There is no doubt that Brown’s novels were influenced by European fiction. Scholars generally consider the first American novel to be William Hill Brown’s The Power of Sympathy (1789), which appeared less than a decade before Wieland. Brown’s significance stems from the fact that he was willing to use native materials and themes in his work. Too often critics have overemphasized the similarities between Brown’s work and that of Godwin without giving credit to Brown for his originality.

Despite his output of fiction between 1798 and 1801, Brown made too little money to support himself as a professional author. To supplement his income, he edited the Monthly Magazine and North American Review from 1799 to 1800. When the magazine failed, he returned to Philadelphia in 1801 and became a partner in his brothers’ mercantile firm. In 1804, he married Elizabeth Linn, and they had four children. Following the failure of the family firm in 1806, Brown became an independent merchant. During the last three years of his life, he continued to write, mostly nonfiction work for various periodicals.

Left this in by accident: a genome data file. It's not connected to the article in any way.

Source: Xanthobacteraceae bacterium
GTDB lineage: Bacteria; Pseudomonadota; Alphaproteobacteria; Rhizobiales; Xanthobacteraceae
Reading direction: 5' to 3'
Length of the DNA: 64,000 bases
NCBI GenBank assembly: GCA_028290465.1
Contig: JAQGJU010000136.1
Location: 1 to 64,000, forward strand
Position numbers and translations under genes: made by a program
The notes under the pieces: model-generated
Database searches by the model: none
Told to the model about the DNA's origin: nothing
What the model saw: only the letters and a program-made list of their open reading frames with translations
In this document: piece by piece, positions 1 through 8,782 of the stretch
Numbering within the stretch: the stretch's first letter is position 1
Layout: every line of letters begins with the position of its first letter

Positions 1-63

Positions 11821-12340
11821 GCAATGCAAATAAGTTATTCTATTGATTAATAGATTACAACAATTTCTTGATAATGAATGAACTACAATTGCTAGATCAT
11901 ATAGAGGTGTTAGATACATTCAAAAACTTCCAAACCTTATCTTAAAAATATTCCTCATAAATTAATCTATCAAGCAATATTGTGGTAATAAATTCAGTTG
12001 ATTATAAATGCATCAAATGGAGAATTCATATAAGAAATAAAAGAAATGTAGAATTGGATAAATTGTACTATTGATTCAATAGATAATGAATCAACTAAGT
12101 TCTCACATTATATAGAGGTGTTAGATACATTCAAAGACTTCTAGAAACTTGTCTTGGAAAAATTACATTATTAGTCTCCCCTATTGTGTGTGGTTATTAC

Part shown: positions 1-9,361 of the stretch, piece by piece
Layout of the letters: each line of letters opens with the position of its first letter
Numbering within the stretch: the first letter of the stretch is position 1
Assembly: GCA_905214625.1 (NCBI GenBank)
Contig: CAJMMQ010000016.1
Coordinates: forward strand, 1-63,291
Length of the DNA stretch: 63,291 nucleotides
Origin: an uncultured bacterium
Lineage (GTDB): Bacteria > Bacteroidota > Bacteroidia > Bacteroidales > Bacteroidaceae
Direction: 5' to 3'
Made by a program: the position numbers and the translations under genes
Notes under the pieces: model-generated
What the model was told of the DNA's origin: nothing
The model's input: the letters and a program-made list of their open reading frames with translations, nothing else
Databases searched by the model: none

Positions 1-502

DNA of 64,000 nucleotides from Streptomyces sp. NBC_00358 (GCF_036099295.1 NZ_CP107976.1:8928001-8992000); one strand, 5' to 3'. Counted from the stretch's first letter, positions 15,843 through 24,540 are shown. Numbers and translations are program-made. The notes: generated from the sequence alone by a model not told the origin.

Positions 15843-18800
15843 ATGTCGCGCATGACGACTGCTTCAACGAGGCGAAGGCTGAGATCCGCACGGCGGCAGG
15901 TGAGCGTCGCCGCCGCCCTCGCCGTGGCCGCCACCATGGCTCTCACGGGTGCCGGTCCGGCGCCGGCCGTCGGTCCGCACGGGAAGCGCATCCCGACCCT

Author Works Long Fiction: Sky-Walk; or, The Man Unknown to Himself, wr. 1797–98 (never published; subsequently lost) Wieland; or, The Transformation, 1798 Arthur Mervyn; or, Memoirs of the Year 1793, 1798 (serial), 1799 (book, part 1), 1800 (part 2) Ormond; or, The Secret Witness, 1799 Edgar Huntly; or, Memoirs of a Sleep-Walker, 1799 Memoirs of Stephen Calvert, 1799–1800 (serial), 1815 (in The Life of Charles Brockden Brown), 1978 (book) Clara Howard: In a Series of Letters, 1801 (also known as Philip Stanley; or, The Enthusiasm of Love, 1807; Clara Howard; or, The Enthusiasm of Love, 1827) Jane Talbot, a Novel, 1801 Memoirs of Carwin, the Biloquist, 1803–5 (serial), 1815 (book; novella) Short Fiction: Alcuin: A Dialogue, 1798 Carwin, the Biloquist, and Other American Tales and Pieces, 1822 (3 volumes) The Rhapsodist, and Other Uncollected Writings, 1943 (Harry R. Warfel, editor) Somnambulism and Other Stories, 1987 (Alfred Weber, editor) Nonfiction: An Address to the Government of the United States, on the Cession of Louisiana to the French; and on the Late Breach of Treaty by the Spaniards: Including the Translation of a Memorial, on the War of St. Domingo, and Cession of the Missis[s]ippi to France, Drawn Up by a French Counsellor of State, 1803 Monroe’s Embassy; or, The Conduct of the Government, in Relation to Our Claims to the Navigation of the Missis[s]ippi, Considered, 1803 Interesting Account of the Project of France Respecting Louisiana, 1803 An Address to the Congress of the United States, on the Utility and Justice of Restrictions upon Foreign Commerce: With Reflections on Foreign Trade in General, and the Future Prospects of America, 1809 Literary Essays and Reviews, 1992 (Alfred Weber and Wolfgang Schäfer, editors) Translation: A View of the Soil and Climate of the United States of America: With Supplementary Remarks upon Florida; on the French Colonies on the Mississippi and Ohio, and in Canada; and on the Aboriginal Tribes of America, 1804 (of Constantin-François Volney’s Tableau du climat et du sol des États-Unis d'Amérique) Collected Works: The Collected Writings of Charles Brockden Brown, 2013–15 (7 volumes; Philip Barnard et al., editors) Bibliography Allen, Paul. The Late Charles Brockden Brown. Edited by Robert E. Hemenway and Joseph Katz, J. Faust, 1976. Begun in the early nineteenth century, this biography was later expanded upon by William Dunlap. Despite some inaccuracies, this work became the basis for subsequent studies. Axelrod, Alan. Charles Brockden Brown, an American Tale. U of Texas P, 1983. A study of Brown’s work that focuses primarily on four novels: Wieland, Ormond, Arthur Mervyn, and Edgar Huntly. Includes bibliographical references and an index. Barnard, Philip, et al., editors. Revising Charles Brockden Brown: Culture, Politics, and Sexuality in the Early Republic. U of Tennessee P, 2004. A collection of thirteen essays addressing various aspects of Brown’s works, placing them within the context of the political and ideological issues of his time. Discusses the culture of the Enlightenment and questions of gender and sexuality, among other topics. Christophersen, Bill. The Apparition in the Glass: Charles Brockden Brown’s American Gothic. U of Georgia P, 1993. Discusses the American romance in chapter 2. Devotes separate chapters to Brown’s novels Wieland, Ormond, Arthur Mervyn, and Edgar Huntly. Clark, David L. Charles Brockden Brown, Pioneer Voice of America. 1952. AMS Press, 1966. Still one of the most complete books on Brown available. Combines biography, criticism, and liberal quotations from Brown’s papers. Some of Brown’s letters were published for the first time in the original edition of this work. Clemit, Pamela. The Godwinian Novel: The Rational Fictions of Godwin, Brockden Brown, Mary Shelley. Oxford UP, 1993. Discusses the influence of British novelist William Godwin on Brown, examining elements of the Godwinian novel in Wieland. Includes bibliographical references and index. Grabo, Norman S. The Coincidental Art of Charles Brockden Brown. U of North Carolina P, 1981. Scholarly yet easy-to-read analysis of Brown’s major fiction. Focuses on the psychology of the characters and what they reveal about Brown’s own mind. Hinds, Elizabeth Jane Wall. Private Property: Charles Brockden Brown’s Gendered Economics of Virtue. U of Delaware P, 1997. Contains chapters on economics and gender issues in the 1790s and separate chapters on each of Brown’s major novels. Includes detailed notes and a bibliography. Kafer, Peter. Charles Brockden Brown’s Revolution and the Birth of American Gothic. U of Pennsylvania P, 2004. Focuses on Wieland in explaining how Brown adapted the European gothic novel into a purely American genre. Describes the social and political influences on Brown’s work. Ringe, Donald A. Charles Brockden Brown. Rev. ed., Twayne Publishers, 1991. Contains some of the most helpful criticism of Brown’s works to be found. Discusses each of the novels and provides a chronology of Brown’s life and writings. Includes an annotated bibliography. Rosenthal, Bernard, editor. Critical Essays on Charles Brockden Brown. G. K. Hall, 1981. A valuable collection of original essays by various scholars. Opens with a summary of criticism on Brown up to 1980. The first section contains a good selection of early reviews; the second section, containing contemporary articles, includes essays on Brown’s lesser-known novels as well as major works. Watts, Steven. The Romance of Real Life: Charles Brockden Brown and the Origins of American Culture. Johns Hopkins UP, 1994. Discusses Brown’s work from the perspective of the emergence of a capitalistic culture at the beginning of the nineteenth century. Addresses the author’s major novels as well as his essays, private correspondence, and other materials.